So, to your point around putting yourself and investing in spaces that hold you to a higher standard, that give you additional perspectives, that teach you. "Hey, let's talk about how to facilitate in a way that feels good to you.” A lot of the time when we are put in places where we facilitate based upon our perspective and our advice, we end up causing more harm. When I say that I come from a trauma informed, trauma sensitive lens that is doing the complete opposite, and it's not about advice about my opinion, it's not even about my perspective.

It's about you, your lived experiences, your identity, the way you show up in the world, the way that the world sees you, the way that you see the world, where you want to be, and how I can help you get there, how I can help educate you in a way that feels good.

It’s about how I can help you feel empowered and whole and seen.


Michelle: Someone may not love the word trauma because trauma may be an association of something they're trying to work past. How can we embody this idea of being human centric and looking at an individual as this whole beautiful soul versus saying, "Yeah, this is one of my clients, I'm in contact with them for six months. I'm trying to get them from point A to point B. It's going to be great." And more so saying, "Let's talk about you." "How was your day and why was your day like that?" "Let's talk about your year. Why was your year looking like that?" "Talk about your business. What do you really, really want for your business? What do you want to feel when you wake up every day and before you go to bed?"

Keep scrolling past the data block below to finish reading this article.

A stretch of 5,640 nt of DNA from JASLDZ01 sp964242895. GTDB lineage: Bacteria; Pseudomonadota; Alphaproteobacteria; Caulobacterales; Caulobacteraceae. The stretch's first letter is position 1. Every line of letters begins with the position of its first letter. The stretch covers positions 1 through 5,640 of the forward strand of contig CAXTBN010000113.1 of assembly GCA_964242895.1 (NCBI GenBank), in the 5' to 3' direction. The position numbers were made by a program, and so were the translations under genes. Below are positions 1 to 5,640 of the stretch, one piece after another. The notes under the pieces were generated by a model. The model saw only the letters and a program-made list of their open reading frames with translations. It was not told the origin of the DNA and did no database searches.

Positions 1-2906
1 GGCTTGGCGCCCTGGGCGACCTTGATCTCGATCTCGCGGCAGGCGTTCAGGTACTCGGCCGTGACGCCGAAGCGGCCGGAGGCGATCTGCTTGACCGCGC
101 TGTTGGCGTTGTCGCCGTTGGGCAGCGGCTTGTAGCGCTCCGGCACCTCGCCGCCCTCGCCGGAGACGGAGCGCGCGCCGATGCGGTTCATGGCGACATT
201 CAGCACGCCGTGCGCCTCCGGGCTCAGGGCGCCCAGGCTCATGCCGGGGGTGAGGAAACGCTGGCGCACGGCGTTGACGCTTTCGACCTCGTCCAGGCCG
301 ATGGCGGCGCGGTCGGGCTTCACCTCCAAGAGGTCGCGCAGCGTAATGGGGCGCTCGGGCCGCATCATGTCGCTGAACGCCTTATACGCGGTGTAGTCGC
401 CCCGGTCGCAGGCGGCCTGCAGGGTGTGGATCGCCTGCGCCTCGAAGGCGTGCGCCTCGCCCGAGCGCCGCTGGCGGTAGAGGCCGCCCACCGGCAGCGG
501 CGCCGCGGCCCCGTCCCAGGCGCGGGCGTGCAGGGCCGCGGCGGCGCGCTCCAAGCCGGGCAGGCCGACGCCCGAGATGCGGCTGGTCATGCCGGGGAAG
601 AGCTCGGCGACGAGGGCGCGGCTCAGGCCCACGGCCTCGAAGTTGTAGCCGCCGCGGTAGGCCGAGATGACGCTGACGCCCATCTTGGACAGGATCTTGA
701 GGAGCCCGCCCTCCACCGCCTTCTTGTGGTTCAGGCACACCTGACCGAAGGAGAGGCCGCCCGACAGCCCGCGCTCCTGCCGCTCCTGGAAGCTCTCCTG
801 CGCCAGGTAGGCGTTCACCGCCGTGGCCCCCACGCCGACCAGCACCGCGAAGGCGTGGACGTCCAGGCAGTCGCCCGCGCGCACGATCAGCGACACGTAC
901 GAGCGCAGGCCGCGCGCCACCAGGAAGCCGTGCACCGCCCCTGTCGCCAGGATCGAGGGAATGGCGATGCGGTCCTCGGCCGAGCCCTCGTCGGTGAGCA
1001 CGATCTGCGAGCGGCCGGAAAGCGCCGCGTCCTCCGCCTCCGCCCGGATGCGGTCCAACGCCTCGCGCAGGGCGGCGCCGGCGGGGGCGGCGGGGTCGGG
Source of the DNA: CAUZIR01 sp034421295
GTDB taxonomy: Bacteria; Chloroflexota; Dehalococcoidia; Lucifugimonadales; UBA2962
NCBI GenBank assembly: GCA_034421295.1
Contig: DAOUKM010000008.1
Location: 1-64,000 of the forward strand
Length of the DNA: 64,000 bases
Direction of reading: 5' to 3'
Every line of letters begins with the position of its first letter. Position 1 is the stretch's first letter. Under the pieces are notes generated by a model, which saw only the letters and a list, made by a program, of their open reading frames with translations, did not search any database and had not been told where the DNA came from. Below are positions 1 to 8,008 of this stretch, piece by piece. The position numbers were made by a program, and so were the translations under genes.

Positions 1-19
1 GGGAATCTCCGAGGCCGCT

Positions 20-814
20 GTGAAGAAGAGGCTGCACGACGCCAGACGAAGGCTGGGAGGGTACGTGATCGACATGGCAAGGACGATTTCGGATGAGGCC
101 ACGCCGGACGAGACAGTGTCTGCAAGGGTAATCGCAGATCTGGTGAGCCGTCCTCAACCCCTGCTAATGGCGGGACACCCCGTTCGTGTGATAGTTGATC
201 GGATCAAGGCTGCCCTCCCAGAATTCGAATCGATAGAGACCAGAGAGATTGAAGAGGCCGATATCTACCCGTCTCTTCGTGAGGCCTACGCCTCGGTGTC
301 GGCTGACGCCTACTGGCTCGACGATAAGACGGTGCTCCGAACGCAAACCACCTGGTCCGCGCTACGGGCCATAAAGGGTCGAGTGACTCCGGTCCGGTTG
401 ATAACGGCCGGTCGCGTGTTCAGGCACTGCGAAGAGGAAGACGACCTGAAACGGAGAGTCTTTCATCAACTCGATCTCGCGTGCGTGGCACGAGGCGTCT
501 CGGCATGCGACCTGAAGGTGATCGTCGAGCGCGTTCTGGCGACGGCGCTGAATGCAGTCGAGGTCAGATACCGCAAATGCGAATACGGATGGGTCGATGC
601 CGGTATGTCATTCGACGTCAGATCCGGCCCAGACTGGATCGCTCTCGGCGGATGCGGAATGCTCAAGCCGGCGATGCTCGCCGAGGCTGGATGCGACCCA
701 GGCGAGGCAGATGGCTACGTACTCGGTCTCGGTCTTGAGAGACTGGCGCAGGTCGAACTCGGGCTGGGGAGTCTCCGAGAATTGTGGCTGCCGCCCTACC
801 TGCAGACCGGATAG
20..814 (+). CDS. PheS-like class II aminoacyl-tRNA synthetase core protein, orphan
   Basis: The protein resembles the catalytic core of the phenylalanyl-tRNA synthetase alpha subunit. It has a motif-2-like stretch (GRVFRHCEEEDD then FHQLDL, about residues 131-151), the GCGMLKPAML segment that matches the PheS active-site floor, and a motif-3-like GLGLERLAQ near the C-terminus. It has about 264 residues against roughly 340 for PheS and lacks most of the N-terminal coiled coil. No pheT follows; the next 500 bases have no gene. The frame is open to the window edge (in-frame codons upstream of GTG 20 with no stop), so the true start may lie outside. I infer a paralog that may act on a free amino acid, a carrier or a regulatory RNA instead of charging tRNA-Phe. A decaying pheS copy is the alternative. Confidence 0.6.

Some of this sounds a little cheesy and I'm very well aware of that, but a lot of it is very much this idea of being human centric by nature. When you're human centric by nature, you have this undertone of healing versus sitting in your shit. There's room for sitting in your shit sometimes because we all got to do that in order to grow. But a lot of it is about wanting to make sure that you feel healed and seen in this process.